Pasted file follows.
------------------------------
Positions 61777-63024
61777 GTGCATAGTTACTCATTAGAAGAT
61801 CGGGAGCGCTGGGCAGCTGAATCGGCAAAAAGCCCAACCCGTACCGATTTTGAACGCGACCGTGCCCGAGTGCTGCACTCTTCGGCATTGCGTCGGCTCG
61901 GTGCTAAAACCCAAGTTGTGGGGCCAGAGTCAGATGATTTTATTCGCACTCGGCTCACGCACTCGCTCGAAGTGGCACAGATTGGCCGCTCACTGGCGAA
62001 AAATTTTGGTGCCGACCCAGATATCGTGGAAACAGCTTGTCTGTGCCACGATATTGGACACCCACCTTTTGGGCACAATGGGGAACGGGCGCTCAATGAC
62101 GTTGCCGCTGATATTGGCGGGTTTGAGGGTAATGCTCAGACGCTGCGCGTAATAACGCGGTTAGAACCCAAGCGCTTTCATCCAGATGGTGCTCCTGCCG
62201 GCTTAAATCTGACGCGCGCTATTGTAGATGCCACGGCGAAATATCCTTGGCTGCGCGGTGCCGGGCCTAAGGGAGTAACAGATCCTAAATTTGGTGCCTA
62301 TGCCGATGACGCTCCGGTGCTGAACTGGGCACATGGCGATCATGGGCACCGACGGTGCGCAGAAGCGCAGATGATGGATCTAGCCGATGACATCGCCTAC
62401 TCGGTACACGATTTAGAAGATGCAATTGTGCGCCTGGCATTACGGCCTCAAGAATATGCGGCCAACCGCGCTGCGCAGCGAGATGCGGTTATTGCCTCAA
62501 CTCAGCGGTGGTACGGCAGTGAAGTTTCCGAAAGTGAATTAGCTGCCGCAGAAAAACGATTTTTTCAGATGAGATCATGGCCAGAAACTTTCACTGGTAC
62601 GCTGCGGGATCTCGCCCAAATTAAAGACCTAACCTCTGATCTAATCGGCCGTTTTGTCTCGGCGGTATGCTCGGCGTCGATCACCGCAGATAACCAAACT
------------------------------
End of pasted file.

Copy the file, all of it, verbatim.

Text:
Positions 61777-63024
61777 GTGCATAGTTACTCATTAGAAGAT
61801 CGGGAGCGCTGGGCAGCTGAATCGGCAAAAAGCCCAACCCGTACCGATTTTGAACGCGACCGTGCCCGAGTGCTGCACTCTTCGGCATTGCGTCGGCTCG
61901 GTGCTAAAACCCAAGTTGTGGGGCCAGAGTCAGATGATTTTATTCGCACTCGGCTCACGCACTCGCTCGAAGTGGCACAGATTGGCCGCTCACTGGCGAA
62001 AAATTTTGGTGCCGACCCAGATATCGTGGAAACAGCTTGTCTGTGCCACGATATTGGACACCCACCTTTTGGGCACAATGGGGAACGGGCGCTCAATGAC
62101 GTTGCCGCTGATATTGGCGGGTTTGAGGGTAATGCTCAGACGCTGCGCGTAATAACGCGGTTAGAACCCAAGCGCTTTCATCCAGATGGTGCTCCTGCCG
62201 GCTTAAATCTGACGCGCGCTATTGTAGATGCCACGGCGAAATATCCTTGGCTGCGCGGTGCCGGGCCTAAGGGAGTAACAGATCCTAAATTTGGTGCCTA
62301 TGCCGATGACGCTCCGGTGCTGAACTGGGCACATGGCGATCATGGGCACCGACGGTGCGCAGAAGCGCAGATGATGGATCTAGCCGATGACATCGCCTAC
62401 TCGGTACACGATTTAGAAGATGCAATTGTGCGCCTGGCATTACGGCCTCAAGAATATGCGGCCAACCGCGCTGCGCAGCGAGATGCGGTTATTGCCTCAA
62501 CTCAGCGGTGGTACGGCAGTGAAGTTTCCGAAAGTGAATTAGCTGCCGCAGAAAAACGATTTTTTCAGATGAGATCATGGCCAGAAACTTTCACTGGTAC
62601 GCTGCGGGATCTCGCCCAAATTAAAGACCTAACCTCTGATCTAATCGGCCGTTTTGTCTCGGCGGTATGCTCGGCGTCGATCACCGCAGATAACCAAACT